As you probably know, RECIRC’s scope comprises the entire English-speaking world. Most days, I am thinking about women writing or being read in early modern Britain and Ireland. But because I am American, and yesterday was Thanksgiving, I had thought that it would be interesting to blog about the women in Plymouth Plantation. However, the four women who survived the transatlantic crossing are barely mentioned in the two surviving accounts, Mourt’s Relation (1622) and William Bradford’s Of Plymouth Plantation (1630–1651). While no writing by the women of Plymouth is known to have survived, women elsewhere in North America wrote in a wide range of genres, even developing new ones, and their works were read on both sides of the Atlantic. Furthermore, printed books by women were imported and read in the colonies. Because these instances of reception were surprising to me, I thought I’d share a few examples. The writers I discuss below will be likely be familiar, but because British and American literature are often taught and studied separately, these instances of transatlantic reception and circulation are easy to overlook.
Anne Bradstreet’s poems may be the most famous example of women’s writing in English crossing the Atlantic. Bradstreet seems to have prepared a manuscript of poems for her father, only to have her brother-in-law, John Woodbridge, snatch it during a visit to Massachusetts. (You kept all of your manuscripts locked up while the relatives were over yesterday, right? Good.) Upon his return to England, Woodbridge added some prefatory material before passing it on to publisher Stephen Bowtell. The collection was published in London as The Tenth Muse in 1650; a second edition, Several Poems, was published in Boston in 1678 and incorporated some changes Bradstreet proposed before her death.
Women also wrote letters to family and friends in other parts of the colonies and back at home, and kept diaries and journals. Sometimes, the death of male relatives put women into new positions of business or governmental responsibility. These experiences were often recorded in manuscript and published later; Sarah Kemble Knight’s Journal describing her 1704 travels was printed in 1825.
Particularly sensational stories were liable to be published in London sooner, though. Mary Rowlandson’s account of the eleven weeks she was held captive in 1675 was “Printed first at New-England: And Re-printed at London” in 1682. Elaine Showalter has described the captivity narrative as “the first American literary form dominated by women’s experience” (14).
Readers back in England read about New England with interest, but readers in New England also continued to read imported books from the London presses. Elnathan Chauncy, son of Harvard president and non-conformist minister Charles Chauncy, kept a commonplace book during his undergraduate studies. He inscribed this small book, now Beinecke Library GEN MSS 488, with his name and the date “1661: oct: 5.” The collection includes scriptural and sermon notes, excerpts from scientific and philosophical works, and a copy of the 1662 Harvard Commencement address as well as poetic extracts from a wide range of early modern books—including Aemilia Lanyer’s Salve Deus Rex Judaeorum (1611). Chauncy’s selections are generally consistent with what an English reader of comparable class and education might be expected to read on either side of the Atlantic, but this is the only documented case of a man reading Salve Deus that I know of. (I’ve written about this in greater detail elsewhere, so hopefully you’ll be able to read more about it soon!)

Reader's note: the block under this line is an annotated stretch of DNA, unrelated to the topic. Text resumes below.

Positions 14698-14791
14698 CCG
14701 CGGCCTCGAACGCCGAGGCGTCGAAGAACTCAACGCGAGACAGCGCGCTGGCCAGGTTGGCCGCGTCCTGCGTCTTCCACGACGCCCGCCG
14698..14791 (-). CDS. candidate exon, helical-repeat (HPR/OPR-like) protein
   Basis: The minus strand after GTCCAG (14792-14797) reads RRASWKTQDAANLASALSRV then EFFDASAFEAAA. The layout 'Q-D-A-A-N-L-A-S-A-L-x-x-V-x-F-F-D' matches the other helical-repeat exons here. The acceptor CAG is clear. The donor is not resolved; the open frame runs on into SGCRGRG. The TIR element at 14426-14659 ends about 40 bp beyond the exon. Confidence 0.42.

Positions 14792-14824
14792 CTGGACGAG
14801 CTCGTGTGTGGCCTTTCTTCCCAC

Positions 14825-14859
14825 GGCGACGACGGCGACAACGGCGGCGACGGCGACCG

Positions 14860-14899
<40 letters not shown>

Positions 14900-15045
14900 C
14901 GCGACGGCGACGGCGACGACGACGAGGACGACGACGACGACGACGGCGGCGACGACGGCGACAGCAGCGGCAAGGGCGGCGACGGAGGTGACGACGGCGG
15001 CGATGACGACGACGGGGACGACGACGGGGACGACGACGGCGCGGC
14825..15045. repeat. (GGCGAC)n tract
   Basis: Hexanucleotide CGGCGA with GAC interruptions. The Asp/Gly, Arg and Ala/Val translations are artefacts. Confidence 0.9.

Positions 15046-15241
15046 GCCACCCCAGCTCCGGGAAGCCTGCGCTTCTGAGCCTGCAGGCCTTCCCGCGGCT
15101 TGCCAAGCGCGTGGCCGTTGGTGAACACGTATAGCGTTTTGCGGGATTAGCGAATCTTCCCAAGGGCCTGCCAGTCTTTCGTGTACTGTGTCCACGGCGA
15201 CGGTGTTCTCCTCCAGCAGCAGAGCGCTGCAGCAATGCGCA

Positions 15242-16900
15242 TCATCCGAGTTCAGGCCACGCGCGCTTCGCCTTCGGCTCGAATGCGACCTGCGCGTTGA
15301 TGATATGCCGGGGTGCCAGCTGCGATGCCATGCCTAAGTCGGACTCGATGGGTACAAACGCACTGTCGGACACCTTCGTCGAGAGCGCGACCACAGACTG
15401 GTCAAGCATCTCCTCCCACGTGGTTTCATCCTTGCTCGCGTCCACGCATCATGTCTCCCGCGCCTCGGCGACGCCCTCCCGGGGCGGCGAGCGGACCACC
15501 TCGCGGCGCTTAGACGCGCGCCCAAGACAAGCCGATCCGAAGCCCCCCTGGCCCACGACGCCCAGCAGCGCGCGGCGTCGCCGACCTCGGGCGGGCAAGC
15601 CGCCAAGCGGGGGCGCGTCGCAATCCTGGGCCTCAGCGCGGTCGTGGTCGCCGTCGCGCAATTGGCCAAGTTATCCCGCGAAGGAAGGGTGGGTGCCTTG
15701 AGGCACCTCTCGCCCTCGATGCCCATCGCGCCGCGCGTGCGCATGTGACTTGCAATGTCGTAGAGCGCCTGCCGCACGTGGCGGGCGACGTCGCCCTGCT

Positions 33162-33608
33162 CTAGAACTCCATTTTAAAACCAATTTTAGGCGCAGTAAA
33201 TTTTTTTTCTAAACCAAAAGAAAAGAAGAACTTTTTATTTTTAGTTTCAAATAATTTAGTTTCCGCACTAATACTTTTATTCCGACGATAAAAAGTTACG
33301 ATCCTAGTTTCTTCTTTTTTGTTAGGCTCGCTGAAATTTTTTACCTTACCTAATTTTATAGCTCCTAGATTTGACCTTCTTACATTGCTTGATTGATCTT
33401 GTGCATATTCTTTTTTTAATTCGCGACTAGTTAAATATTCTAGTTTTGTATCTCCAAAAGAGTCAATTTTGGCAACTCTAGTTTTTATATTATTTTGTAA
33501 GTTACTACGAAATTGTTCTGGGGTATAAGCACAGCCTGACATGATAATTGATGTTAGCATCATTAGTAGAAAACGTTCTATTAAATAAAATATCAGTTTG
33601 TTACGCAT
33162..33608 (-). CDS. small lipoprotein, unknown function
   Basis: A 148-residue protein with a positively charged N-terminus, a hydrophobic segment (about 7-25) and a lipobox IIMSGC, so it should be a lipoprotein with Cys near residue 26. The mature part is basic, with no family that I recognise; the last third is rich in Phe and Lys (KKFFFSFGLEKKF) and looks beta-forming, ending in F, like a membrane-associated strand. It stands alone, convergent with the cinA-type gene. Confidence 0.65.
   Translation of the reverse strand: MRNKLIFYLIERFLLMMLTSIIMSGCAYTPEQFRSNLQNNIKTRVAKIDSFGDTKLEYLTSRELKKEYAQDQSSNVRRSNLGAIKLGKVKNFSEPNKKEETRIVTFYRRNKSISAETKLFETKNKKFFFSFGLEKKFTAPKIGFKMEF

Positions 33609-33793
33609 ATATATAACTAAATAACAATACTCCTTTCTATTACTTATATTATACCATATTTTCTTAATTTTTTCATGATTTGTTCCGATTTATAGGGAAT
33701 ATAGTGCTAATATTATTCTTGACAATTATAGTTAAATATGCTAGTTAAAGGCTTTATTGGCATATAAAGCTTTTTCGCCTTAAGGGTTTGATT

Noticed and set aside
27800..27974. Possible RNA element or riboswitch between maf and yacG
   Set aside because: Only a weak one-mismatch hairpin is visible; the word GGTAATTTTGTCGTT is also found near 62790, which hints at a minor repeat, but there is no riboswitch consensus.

It’s important to remember, though, that English women were not the only women in North America participating in literary culture. Other women of European descent lived wrote in their countries’ respective colonies; Sor Juana Inés de la Cruz is a notable example. But when Europeans arrived in North America, they “discovered” a continent inhabited by more than three hundred Native American cultural groups who spoke at least two hundred different languages, each with their own literary traditions (Ruoff 1). Native American women participated in the creation and transmission of oral literature. Although these practices were omitted from early modern English accounts, they too are part of the transatlantic history of women’s writing.
Chedgzoy, Kate. Women’s Writing in the British Atlantic World: Memory, Place and History, 1550–1700. Cambridge: Cambridge University Press, 2007.
Hall, David D. “Readers and Writers in Early New England.” In The Colonial Book in the Atlantic World, edited by Hugh Amory and David D. Hall, 117–51. Cambridge: Cambridge University Press, 2000.
Harris, Sharon M., ed. American Women Writers to 1800. Oxford: Oxford University Press, 1996.
Ruoff, A. LaVonne. American Indian Literatures: An Introduction, Bibliographic Review, and Selected Bibliography.
Showalter, Elaine. A Jury of Her Peers: American Women Writers from Anne Bradstreet to Annie Proulx. London: Hachette UK, 2009.